FIFA president Sepp Blatter’s “light-hearted” comments on Real Madrid’s forward Christiano Ronaldo could not have come at a worse time. Although the Swiss have since personally apologized to the Real Madrid player for his “unacceptable hair expenses” comment when he was asked to compare Ronaldo against Lionel Messi during his address to the Oxford Union last week, the football club is reading malice especially coming at a time when players for the prestigious Ballon d’Or award were awaiting nomination (Aspin para. 1-4).
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It is common knowledge that Real Madrid has been preparing for the occasion to overthrow Barcelona during this year’s FIFA’s World Player of the year presentation. Both Christian and Messi have been nominated to compete for FIFA’s Ballon d’Or, along with other European soccer heavyweights such as Gareth Bale, Franck Ribery, Arjen Robben, Andrea Pirlo, Andres Iniesta, Philip Lahm and Bastian Schweinsteiger (Ingle para. 1-7).
Although Messi has been outstanding this year, though not to the level and shape he was between 2009 and 2012 when he rocked the world by being crowned the most prolific and professional player four years in a row (Ingle para. 20), Ronaldo’s exceptional form in recent times means that the player could be on spot to topple the Argentine International. Such an achievement definitely means much for Ronaldo, but so much more for Real Madrid.
It therefore came as a surprise for Real Madrid when last week FIFA’s president Sepp Blatter admitted openly to preferring Messi over Ronaldo, and went further to describe Messi as “good boy” before going on to say, in perceptible reference to the Portugal international, that “one has more expenses for the hairdresser than the other” (Aspin para. 5).
The FIFA boss didn’t stop there; rather he went a step further to liken Messi to “a good boy who every mother and father would like to have at home”, and Ronaldo to “a commander on the field of play” (Aspin para. 17-19). It is these remarks that have catapulted Real Madrid’s president Florentino Perez into branding Blatter’s comments as unacceptable, disrespectful and unfair to a professional football player who has a wide fan base around the world (Aspin para.1-7). The Portuguese Football Association also reacted angrily to the comments and called upon Blatter to provide an explanation on what he really meant.
Although Blatter’s original descriptions of the two players came during a question and answer session at a university event, Real Madrid is reading much more that the “light-hearted comments” explanation provided by Blatter when he was apologizing to Ronaldo, particularly coming only a few days before Ronaldo was nominated as a candidate for FIFA’s World Player award along Messi and other players.
The dynamics of such unconcealed comments on the character of a player of international repute such as Ronaldo, in the view of Perez, could influence the voting pattern for the Ballon d’Or, with the Real Madrid forward hoping to put to an end Lionel Messi’s domination of the coveted award (Aspin para. 2).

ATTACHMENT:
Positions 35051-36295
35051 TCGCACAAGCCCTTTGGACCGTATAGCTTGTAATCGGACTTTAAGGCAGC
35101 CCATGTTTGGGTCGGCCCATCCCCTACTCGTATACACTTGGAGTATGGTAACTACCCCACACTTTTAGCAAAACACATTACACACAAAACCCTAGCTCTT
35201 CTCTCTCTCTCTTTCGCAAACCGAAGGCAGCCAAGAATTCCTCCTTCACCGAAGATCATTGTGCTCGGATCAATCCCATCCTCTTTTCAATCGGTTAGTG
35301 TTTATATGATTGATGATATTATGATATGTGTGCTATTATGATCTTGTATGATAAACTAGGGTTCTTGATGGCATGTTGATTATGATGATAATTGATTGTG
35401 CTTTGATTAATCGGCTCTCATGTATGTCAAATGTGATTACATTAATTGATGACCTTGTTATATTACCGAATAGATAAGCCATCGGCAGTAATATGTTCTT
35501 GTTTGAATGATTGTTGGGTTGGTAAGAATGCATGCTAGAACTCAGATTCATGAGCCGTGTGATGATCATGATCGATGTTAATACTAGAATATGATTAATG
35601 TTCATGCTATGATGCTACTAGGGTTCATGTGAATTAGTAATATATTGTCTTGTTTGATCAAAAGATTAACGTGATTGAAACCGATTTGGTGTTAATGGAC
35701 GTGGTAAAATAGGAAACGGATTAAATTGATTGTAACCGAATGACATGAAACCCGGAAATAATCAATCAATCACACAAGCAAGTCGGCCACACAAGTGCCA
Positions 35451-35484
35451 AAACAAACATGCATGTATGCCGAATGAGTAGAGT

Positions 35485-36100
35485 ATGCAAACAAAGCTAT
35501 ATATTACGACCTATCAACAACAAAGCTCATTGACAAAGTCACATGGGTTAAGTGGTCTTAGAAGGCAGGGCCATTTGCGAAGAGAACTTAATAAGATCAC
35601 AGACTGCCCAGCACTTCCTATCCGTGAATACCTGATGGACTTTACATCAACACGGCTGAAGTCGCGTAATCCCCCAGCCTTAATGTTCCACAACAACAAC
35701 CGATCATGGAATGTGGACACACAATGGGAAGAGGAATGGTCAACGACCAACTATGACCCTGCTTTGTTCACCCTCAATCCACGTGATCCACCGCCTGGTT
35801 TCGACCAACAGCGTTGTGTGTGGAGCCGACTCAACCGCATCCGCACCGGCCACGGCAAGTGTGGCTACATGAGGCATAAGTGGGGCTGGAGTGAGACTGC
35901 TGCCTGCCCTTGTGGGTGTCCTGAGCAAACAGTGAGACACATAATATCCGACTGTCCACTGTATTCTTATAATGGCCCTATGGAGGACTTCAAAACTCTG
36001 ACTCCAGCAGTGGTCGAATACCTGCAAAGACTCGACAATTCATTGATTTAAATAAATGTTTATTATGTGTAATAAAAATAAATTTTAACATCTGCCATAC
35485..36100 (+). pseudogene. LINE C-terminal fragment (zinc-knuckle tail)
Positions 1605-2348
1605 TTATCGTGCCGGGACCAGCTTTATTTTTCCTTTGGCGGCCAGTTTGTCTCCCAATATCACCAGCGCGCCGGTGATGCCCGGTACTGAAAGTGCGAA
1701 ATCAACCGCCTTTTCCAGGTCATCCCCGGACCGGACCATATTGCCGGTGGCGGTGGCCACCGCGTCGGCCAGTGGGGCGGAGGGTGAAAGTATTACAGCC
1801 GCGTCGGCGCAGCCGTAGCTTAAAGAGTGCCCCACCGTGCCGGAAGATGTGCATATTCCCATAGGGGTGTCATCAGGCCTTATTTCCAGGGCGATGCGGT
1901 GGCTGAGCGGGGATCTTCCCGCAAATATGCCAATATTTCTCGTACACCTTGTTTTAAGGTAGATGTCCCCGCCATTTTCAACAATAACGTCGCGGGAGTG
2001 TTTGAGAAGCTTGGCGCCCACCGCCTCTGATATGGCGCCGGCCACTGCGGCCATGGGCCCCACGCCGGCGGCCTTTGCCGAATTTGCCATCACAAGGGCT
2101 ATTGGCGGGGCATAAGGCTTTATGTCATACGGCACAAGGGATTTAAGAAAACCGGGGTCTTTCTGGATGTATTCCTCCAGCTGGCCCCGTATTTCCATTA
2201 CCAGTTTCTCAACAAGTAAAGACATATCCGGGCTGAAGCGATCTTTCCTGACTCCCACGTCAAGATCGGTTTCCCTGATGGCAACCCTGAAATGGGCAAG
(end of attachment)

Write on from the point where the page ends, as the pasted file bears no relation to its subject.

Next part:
This view is validated by the fact that although the judging panel for this year’s Ballon d’Or – comprising national coaches, captains, and journalists – are supposed to vote sorely on professional achievements of soccer players, reputation will inevitably play a critical part during selection (Ingle para. 3).
Drawing from the reputation theory, it is not difficult to understand why Real Madrid’s president reacted angrily to the comments, and also why the club may not share in the joy of having one of its key players selected as FIFA World Player of the year early next year. Going by the fact that Messi’s reputation will definitely count for him should it matter during the selection process (Ingle para. 9), the last thing Real Madrid needs right now is an affront to the character and reputation of it No. 1 contender – Christiano Ronaldo.
Not only did Blatter express a preference for Messi over Ronaldo, but his comments could be considered as an affront to the character and reputation of Ronaldo in his bid to overturn Messi’s winning streak in previous FIFA’s World Player awards, particularly in light of the fact that the shortlist for the 2013 FIFA Ballon d’Or for both players and managers has already been announced (De Menezes para. 1).
As an influential figure in FIFA, Blatter should have known better than to provide comments that would later be construed as a serious slight on Christiano Ronaldo in particular and Real Madrid in general (Aspin para. 3). The FIFA boss may have dispatched a personal apology to Ronaldo, but it appears that the damage to the reputation and character of the player has already been done going by the reactions of the club’s president, Coach Carlo Ancelotti, as well Portuguese Football Federation (Rogers para. 1).
Real Madrid needs Ronaldo to win the coveted FIFA World Player of the year come January 2014 and prove the critics wrong, but such comments coming from the man at the helm of the world football governing body are counterproductive to healthy competition for the prize. Tellingly, the comments may mean more for Ronaldo’s and Real’s attempt at the coveted prize than the mere “light-hearted” postulations of the FIFA boss.
Aspin, Guy. “FIFA President Sepp Blatter Apologizes to Christiano Ronaldo after Real Madrid Anger over Unacceptable Hair Expenses Comment.” The Independent. 2013. Web.
De Menezes, Jack. “FIFA 2013 Ballon d’Or Shortlist – The Run Down of the 23 Men Nominated for the World Player of the Year Award.” The Independent. 2013. Web.
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Ingle, Sean. “Ballon d’Or 2013: Lionel Messi any not Have It All His Own Way This Year.” The Gurdian. 2013. Web.
Rogers, Iain. “Blatter’s Ronaldo Remarks Prompt Angry Response.” Reuters. 2013. Web.